The Florida 4th District Court of Appeal held in Weiss, et al vs. Pratt, (4D08-2179 and 4D10-593) that a testifying medical expert witness did not have to practice in precisely the same field as the treating physician in a medical malpractice action to allow testimony as an expert. The Court’s opinion interpreted a portion of Florida law that may provide some immunity for volunteer medical care. The Court suggested that the legislature may want to review the statute to clarify the immunity issue, but did not specifically address that issue in the opinion. It did, however, rely upon the existing language of the Florida statute in its analysis.
A high school football player was hurt in a football game. An orthopedic surgeon who had previously worked in an emergency room and had some training in pediatric orthopedics and sports medicine volunteered as the team physician.
When the injury occurred, the team physician examined the player, asked questions about what happened and what the player felt and saw (a flash of light). He did not recall asking the player about any period of unconsciousness or paralysis, but did not think that there was a spinal cord injury. After that, the doctor helped the player walk from the field. Paramedics arrived, put the player on a backboard and took him to a hospital. The doctor also went to the hospital, ordered tests and based on them and his clinical experience ruled out a spinal cord injury or a hematoma. He diagnosed a neck strain, a right shoulder contusion and prescribed pain medication.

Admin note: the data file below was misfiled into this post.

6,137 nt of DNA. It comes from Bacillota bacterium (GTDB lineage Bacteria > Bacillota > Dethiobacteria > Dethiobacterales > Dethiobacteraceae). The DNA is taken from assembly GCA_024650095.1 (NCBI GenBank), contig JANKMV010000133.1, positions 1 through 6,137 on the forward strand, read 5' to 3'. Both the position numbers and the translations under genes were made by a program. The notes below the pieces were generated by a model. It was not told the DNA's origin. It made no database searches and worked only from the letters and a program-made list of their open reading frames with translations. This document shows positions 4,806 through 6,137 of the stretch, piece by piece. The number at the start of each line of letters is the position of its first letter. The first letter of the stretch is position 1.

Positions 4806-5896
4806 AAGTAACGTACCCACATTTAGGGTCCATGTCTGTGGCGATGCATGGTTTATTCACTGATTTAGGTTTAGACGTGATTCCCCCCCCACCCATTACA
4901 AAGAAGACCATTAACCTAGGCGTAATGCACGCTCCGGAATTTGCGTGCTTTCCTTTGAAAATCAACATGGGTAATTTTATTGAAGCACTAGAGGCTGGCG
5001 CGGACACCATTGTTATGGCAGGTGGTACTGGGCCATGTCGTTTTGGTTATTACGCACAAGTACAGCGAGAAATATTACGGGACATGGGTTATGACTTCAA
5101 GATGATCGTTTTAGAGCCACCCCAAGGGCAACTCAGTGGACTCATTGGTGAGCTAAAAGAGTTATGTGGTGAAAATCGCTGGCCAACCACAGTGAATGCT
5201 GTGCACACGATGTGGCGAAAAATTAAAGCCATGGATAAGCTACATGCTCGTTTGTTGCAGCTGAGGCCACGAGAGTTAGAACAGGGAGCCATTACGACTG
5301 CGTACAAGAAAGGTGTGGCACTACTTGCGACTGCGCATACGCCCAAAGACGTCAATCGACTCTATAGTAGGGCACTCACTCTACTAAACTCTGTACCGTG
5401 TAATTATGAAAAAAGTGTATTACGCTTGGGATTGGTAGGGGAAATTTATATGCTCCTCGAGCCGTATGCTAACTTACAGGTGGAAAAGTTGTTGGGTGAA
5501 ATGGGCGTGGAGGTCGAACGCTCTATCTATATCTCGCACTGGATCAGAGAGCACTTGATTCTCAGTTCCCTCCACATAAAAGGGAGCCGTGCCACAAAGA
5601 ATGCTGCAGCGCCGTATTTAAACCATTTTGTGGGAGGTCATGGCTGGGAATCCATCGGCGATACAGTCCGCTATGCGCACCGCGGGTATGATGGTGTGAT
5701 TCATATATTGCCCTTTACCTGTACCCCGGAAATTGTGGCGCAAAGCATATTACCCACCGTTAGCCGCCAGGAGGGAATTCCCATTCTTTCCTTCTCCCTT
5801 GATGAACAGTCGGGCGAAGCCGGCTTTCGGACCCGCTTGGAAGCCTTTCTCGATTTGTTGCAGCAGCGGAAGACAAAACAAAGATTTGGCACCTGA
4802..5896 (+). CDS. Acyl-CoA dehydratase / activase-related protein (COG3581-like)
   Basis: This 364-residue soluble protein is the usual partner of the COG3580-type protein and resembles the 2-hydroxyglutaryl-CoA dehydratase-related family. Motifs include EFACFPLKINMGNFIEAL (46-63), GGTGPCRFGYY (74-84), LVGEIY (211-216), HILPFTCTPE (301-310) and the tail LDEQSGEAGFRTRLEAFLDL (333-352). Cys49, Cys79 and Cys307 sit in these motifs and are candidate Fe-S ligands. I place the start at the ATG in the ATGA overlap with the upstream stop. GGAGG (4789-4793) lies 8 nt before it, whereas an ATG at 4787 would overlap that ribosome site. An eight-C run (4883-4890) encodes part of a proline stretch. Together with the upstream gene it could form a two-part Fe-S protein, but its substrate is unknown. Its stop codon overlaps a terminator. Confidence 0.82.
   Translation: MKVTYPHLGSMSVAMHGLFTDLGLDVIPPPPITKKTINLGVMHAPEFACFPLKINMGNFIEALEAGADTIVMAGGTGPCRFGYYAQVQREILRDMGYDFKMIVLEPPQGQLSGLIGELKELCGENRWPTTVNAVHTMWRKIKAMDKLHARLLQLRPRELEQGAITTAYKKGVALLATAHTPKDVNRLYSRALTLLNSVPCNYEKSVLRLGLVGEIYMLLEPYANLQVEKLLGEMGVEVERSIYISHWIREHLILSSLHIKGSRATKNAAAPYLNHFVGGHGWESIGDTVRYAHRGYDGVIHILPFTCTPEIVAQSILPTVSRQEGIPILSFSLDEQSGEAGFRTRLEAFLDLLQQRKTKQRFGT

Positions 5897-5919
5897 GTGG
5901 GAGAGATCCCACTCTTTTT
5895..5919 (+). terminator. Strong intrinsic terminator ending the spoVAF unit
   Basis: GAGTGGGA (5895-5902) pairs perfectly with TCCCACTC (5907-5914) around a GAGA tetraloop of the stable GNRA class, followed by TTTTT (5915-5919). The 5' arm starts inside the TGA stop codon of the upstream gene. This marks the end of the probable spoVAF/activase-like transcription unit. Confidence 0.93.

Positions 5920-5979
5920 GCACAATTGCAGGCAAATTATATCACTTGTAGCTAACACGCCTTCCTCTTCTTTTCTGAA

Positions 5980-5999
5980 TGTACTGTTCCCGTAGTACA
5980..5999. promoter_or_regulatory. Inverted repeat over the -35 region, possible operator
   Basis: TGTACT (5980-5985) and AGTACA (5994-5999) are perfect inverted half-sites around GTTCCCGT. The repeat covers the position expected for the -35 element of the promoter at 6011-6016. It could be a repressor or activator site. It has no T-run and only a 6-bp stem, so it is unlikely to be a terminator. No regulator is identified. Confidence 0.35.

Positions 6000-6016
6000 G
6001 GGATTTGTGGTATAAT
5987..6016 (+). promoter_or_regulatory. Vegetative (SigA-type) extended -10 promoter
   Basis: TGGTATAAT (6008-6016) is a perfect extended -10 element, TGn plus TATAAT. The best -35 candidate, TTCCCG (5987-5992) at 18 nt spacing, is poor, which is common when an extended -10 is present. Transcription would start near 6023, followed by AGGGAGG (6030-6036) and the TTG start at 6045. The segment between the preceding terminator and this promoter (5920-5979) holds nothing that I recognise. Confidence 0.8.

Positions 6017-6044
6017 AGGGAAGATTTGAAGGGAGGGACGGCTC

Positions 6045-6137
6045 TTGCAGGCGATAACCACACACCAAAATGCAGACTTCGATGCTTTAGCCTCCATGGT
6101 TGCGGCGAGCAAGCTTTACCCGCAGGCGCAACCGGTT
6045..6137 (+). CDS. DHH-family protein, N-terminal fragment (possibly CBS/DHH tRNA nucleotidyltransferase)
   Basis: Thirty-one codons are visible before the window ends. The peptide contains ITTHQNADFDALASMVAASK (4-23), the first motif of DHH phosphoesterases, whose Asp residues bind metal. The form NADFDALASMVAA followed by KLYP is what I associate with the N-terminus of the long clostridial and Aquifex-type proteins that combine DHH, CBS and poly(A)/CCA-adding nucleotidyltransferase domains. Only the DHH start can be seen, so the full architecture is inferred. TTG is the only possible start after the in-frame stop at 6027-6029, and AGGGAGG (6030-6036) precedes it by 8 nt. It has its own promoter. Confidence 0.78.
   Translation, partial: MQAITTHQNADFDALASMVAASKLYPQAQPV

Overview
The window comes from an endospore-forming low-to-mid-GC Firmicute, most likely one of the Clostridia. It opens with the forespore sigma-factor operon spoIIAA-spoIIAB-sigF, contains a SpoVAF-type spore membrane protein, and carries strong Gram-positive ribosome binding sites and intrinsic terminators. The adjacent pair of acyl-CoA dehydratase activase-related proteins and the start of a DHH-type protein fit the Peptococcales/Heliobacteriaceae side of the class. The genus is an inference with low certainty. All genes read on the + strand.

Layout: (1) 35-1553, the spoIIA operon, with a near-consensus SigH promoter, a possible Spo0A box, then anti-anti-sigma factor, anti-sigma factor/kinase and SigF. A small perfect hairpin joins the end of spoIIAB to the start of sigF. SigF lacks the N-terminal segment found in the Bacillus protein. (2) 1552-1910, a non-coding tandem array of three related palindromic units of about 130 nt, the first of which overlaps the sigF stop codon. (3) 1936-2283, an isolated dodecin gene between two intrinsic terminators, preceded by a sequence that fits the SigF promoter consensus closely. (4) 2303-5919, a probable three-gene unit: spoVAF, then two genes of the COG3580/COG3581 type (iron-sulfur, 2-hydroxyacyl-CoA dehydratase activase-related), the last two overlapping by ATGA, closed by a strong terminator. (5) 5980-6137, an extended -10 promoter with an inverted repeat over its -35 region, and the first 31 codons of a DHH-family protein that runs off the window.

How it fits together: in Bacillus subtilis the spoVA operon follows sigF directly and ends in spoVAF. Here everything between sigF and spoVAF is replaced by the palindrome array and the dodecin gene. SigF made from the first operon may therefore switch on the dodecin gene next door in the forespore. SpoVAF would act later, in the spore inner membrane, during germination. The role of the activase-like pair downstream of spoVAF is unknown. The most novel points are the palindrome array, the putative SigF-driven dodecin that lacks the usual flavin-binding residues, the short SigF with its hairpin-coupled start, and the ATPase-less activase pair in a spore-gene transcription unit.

A few days later, the player went back to the physician’s office but was seen by another doctor. By then, he could not lift his arm, flex his elbow and had lost significant strength in the arm. An MRI disclosed an epidural hematoma on the right side of his spinal cord and a contusion near C-5. At some point after that, the team doctor acknowledged that he should have put the player on a backboard on the field, rather than having him walk off of the field. The player sued the team doctor, the emergency room doctor and the hospital.
Trial and Appellate Theories
The trial court allowed expert testimony for the Plaintiff by an emergency room physician about treatment rendered on the football field. The jury found that the emergency room doctor and the hospital did nothing wrong. However, the jury did find against the team doctor and awarded a total of $750,000 as past and future damages.
The basis of the volunteer doctor’s appeal was that the Plaintiff’s expert should not have been allowed to give an expert opinion because he was neither an orthopedic surgeon nor a volunteer team physician and therefore, not “a similar heath care provider.” He also argued that the [Florida] immunity statute for volunteer doctors prevents an expert from another specialty from testifying.
The 4th DCA held that the team doctor was “similarly licensed” as the expert witness and therefore, the expert testimony was permissible. The court held that the “similarly licensed” reference related only to the introductory paragraph of the statute to include medical practice, osteopathic medicine, chiropractic medicine, podiatric medicine, and dentistry. Therefore, since the team doctor and the expert witness were both medical doctors, the expert testimony was allowable.